3 Thoughts On The Completion Of The Viagogo/StubHub Merger

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Viagogo dropped a press release this morning stated that they had completed their transaction with eBay to buy StubHub.

Which seems quick and with little investigation in the United States.

What can we or should we make of the completion of this sale and merger?

It seems unlikely that there will be any changes to Viagogo’s business practices:

This week the Competition and Markets Authority (CMA) in the UK “halted” the deal. From the looks of it, that meant absolutely nothing.

Knowing viagogo’s history with the regulators in the UK and seeing no provisions or guidance offered up from the US government, I think we can make a pretty good assumption that viagogo isn’t likely to change their practices and, likely, may even be more aggressive.

Allowing this merger to go through so quickly would be in-line with a seemingly rapid change in the US government’s stance on dealing with ticketing companies:

It is only 7-8 months since we were all in DC for a workshop where online ticket selling was on the docket and there was lots of discussion about regulation, making things more consumer-friendly, and all other sorts of saber-rattling.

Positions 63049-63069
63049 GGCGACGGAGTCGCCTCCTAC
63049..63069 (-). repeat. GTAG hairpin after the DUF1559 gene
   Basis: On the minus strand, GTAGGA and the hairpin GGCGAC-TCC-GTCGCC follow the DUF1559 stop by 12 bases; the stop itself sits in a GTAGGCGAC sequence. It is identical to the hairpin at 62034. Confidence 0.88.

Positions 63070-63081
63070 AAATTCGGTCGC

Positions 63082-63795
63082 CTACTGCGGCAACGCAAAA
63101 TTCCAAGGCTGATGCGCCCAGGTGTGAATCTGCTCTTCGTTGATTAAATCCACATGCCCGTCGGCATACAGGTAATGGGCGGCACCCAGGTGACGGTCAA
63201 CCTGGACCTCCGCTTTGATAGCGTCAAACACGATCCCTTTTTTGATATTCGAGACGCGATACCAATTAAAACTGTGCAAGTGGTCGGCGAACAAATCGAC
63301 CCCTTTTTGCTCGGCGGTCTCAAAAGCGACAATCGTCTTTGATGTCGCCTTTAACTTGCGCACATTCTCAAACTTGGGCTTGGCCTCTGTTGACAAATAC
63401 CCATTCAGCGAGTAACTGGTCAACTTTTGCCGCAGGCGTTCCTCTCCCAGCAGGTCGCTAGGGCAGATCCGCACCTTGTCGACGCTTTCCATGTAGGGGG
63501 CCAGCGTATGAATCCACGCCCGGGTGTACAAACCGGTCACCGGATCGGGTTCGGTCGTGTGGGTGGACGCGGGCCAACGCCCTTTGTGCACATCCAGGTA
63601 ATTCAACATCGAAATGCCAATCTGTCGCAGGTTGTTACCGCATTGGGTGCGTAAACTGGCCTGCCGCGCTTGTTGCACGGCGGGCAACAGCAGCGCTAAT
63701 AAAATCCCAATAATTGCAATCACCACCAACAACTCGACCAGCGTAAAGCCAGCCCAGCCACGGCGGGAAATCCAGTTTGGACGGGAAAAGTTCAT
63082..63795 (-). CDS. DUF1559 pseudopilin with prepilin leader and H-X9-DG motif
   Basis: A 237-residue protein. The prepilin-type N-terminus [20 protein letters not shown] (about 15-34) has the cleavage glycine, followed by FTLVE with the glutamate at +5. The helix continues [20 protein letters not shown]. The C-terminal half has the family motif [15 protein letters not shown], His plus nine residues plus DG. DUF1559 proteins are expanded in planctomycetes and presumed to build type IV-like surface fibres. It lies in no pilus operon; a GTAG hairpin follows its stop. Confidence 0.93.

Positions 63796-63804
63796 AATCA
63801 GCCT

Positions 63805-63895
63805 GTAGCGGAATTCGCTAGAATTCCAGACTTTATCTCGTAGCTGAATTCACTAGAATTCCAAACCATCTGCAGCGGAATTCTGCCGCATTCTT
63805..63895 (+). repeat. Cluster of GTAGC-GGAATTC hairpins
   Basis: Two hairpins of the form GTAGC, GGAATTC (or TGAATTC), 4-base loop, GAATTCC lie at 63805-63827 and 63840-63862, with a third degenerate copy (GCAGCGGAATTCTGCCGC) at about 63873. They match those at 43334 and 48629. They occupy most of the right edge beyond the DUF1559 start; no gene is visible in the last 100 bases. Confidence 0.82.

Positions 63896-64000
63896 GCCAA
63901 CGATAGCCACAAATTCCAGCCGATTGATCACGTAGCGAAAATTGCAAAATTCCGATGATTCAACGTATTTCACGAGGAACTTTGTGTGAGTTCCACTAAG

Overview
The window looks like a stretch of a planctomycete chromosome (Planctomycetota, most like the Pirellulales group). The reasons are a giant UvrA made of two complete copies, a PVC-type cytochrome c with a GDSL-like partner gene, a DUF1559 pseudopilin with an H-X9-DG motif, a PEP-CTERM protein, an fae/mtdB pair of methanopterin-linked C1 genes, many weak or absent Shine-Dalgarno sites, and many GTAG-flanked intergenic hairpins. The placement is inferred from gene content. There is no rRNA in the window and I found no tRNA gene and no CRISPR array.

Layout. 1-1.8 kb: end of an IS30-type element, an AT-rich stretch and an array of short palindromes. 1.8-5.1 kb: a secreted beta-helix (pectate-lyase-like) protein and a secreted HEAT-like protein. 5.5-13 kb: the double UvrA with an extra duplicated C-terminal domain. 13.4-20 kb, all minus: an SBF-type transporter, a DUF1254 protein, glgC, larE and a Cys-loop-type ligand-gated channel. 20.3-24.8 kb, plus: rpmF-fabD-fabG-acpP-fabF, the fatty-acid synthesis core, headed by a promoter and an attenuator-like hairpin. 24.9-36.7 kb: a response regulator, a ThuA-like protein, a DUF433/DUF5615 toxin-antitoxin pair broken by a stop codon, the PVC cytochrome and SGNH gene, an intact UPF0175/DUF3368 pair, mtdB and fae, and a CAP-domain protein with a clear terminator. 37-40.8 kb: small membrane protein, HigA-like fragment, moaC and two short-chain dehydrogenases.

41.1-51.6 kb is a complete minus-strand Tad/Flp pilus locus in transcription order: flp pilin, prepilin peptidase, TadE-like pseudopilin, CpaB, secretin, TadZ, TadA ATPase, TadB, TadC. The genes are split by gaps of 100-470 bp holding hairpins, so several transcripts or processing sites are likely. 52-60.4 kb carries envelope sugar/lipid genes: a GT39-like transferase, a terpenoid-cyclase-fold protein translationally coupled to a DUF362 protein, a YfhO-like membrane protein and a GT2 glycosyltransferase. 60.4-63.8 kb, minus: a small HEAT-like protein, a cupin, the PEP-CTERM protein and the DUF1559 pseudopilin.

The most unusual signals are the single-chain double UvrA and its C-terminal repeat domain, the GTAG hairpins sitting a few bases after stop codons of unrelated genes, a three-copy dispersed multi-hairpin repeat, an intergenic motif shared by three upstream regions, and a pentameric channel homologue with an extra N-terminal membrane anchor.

Then, all of a sudden, the DOJ opens up the consent decree of Live Nation and Ticketmaster, basically says…its cool and moves on.

Followed quickly by this merger going through with little or no investigation of the deal by the US government.

This would lead me to believe that any ideas we had about tickets being a whipping boy during this election season are now gone.

What will this mean for the viagogo brand?

As many folks have mentioned, the viagogo brand has had any number of issues with consumers around the world.

I’ve often felt that the acquisition of StubHub was a good way to push the viagogo brand underneath and to have it retire.

The news in the press release that StubHub’s HQ in San Francisco will be maintained doesn’t lead me to think otherwise.

Coupled with the recent news of massive layoffs at StubHub, it would seem this idea may hold greater weight than I might have imagined.

As they say in the UK when your football club gets a new manager, “it is still early days.”

What do y’all think about the merger now that it is completed?

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